It stands to reason that AT&T, which was already a successful company before the purchase, will be able to survive without its highest-profile asset. It will retain a lucrative stake in Warner Bros. Discovery, but the company will be led by Discovery CEO David Zaslav but will have minimal operational input.

We will get a clearer view of the future of AT&T when it lays out what’s next for the company at an investor day in March.

Warner Bros. Discovery to keep fact separated from fiction

WarnerMedia has been through a number of brand identities over the past 30 years, but the coming shift to Warner Bros. Discovery looks like it is set to last for the long-run, built on a core strategy that focuses on streaming. 

As mentioned above, HBO is already proving its worth in this field and has successfully translated its business from being a linear channel with a bolted-on VOD service to one which is streaming-first.

Discovery has similarly made this jump in recent years, shuttering dplay and focusing its efforts on discovery+, particularly on its sports output in Europe. The streamer’s coverage of the Tokyo 2020 was received with a significant uptick in subscriber numbers, and the company will hope to emulate this success when it broadcasts 1,2000 hours of live sport from next month’s Winter Olympics in Beijing

AT&T CEO Stankey has stated his confidence in the long-term viability of the entertainment company, saying: “When the deal closes, the investments made in both content and HBO Max growth, coupled with strong execution by the team, will ensure Warner Bros. Discovery is positioned as a leading global media company with the depth of content and the capabilities required to lead in the next era of media.”

More clarity on the new-look company will be revealed when Discovery reveals its end-of-year results, but one thing for certain is that there are no plans to merge the brands beyond their namesakes, nor is there any real need.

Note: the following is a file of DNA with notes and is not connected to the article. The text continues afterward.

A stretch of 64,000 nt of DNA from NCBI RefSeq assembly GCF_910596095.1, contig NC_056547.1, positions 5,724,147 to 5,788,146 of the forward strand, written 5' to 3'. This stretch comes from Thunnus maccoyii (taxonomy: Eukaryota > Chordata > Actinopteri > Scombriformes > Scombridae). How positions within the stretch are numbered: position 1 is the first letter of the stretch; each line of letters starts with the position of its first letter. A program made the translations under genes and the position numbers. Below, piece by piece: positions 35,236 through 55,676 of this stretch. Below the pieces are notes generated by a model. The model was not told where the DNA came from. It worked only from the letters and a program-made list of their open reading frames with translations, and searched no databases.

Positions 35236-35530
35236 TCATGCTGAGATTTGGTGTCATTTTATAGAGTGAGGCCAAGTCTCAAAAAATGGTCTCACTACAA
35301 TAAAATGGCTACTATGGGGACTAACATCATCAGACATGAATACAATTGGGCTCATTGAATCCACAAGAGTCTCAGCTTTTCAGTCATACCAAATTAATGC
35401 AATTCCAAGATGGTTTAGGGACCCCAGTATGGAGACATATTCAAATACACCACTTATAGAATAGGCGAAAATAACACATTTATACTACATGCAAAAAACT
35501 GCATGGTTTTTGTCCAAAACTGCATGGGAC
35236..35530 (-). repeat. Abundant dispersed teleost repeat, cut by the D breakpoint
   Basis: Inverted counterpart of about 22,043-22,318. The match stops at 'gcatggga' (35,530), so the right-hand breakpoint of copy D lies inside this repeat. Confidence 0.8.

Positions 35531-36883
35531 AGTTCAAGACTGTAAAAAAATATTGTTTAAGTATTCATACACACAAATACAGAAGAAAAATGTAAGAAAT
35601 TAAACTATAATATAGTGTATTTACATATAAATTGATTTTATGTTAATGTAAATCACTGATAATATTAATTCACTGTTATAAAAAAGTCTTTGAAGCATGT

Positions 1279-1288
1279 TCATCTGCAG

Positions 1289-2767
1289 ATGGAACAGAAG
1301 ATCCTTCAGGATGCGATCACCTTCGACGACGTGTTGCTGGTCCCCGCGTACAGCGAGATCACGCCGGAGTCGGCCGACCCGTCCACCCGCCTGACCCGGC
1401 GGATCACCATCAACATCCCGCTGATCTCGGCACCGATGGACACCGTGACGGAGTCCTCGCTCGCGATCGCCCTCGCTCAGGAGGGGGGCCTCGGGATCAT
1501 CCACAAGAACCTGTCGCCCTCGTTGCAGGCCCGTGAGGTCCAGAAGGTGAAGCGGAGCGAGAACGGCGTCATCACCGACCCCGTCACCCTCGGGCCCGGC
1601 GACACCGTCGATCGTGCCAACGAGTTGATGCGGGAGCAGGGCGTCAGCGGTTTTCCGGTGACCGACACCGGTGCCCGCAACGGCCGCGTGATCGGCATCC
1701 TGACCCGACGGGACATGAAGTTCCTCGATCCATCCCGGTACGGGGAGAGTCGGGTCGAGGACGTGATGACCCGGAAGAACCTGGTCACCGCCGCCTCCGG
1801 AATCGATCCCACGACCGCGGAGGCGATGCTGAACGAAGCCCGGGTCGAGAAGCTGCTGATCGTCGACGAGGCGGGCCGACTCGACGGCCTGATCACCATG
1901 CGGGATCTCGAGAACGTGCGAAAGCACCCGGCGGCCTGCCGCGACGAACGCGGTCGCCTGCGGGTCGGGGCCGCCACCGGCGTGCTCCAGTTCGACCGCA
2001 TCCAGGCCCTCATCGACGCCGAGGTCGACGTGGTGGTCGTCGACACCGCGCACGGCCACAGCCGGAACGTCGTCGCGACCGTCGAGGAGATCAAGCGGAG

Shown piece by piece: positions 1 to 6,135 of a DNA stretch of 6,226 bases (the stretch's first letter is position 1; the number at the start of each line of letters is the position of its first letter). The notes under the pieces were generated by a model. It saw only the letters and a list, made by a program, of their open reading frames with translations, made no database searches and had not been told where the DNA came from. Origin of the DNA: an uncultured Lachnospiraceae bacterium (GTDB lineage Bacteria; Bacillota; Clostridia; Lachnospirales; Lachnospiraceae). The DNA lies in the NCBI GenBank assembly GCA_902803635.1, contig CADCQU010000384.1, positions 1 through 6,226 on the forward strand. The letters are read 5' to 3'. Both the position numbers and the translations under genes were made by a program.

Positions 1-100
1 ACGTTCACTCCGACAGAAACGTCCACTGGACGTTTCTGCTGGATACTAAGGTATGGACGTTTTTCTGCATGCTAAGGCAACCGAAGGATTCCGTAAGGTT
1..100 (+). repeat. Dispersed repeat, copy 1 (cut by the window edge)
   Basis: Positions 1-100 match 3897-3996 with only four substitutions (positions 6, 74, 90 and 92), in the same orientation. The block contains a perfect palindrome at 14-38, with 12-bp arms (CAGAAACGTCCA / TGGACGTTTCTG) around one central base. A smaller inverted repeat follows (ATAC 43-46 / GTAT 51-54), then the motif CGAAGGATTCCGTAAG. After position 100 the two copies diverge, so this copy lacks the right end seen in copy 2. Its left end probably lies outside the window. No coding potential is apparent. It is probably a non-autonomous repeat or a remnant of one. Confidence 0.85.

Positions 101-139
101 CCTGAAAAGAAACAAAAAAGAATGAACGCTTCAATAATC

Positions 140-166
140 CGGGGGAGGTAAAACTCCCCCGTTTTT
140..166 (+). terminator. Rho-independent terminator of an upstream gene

Discovery will broadcast 1,200 hours from next month’s Winter Olympics, with every minute to be streamed on discovery+

I am yet to see an argument that a combined HBO Max/discovery+ player would be more  than the sum of its parts. In a constantly evolving market with an ever-increasing number of streaming options, HBO Max and discovery+ have done a good job to create solid brand identities for their products and they largely target separate audiences. 

This much is evident from how little pushback the merger received from regulators, despite initial analyst concerns that increasing hostility towards mega-mergers such as this may threaten the deal. Simply put, despite operating in the same industry there is little crossover between the two so the risk of monopolisation is low. 

Instead, the new company will increase competition with the giants of the industry including Netflix and Disney. 

If the recent successes of both WarnerMedia and Discovery in isolation synergise upon the completed merger, there is little doubt that the new company will deliver on Stankey’s assertion that it will be a leader in the next era of media.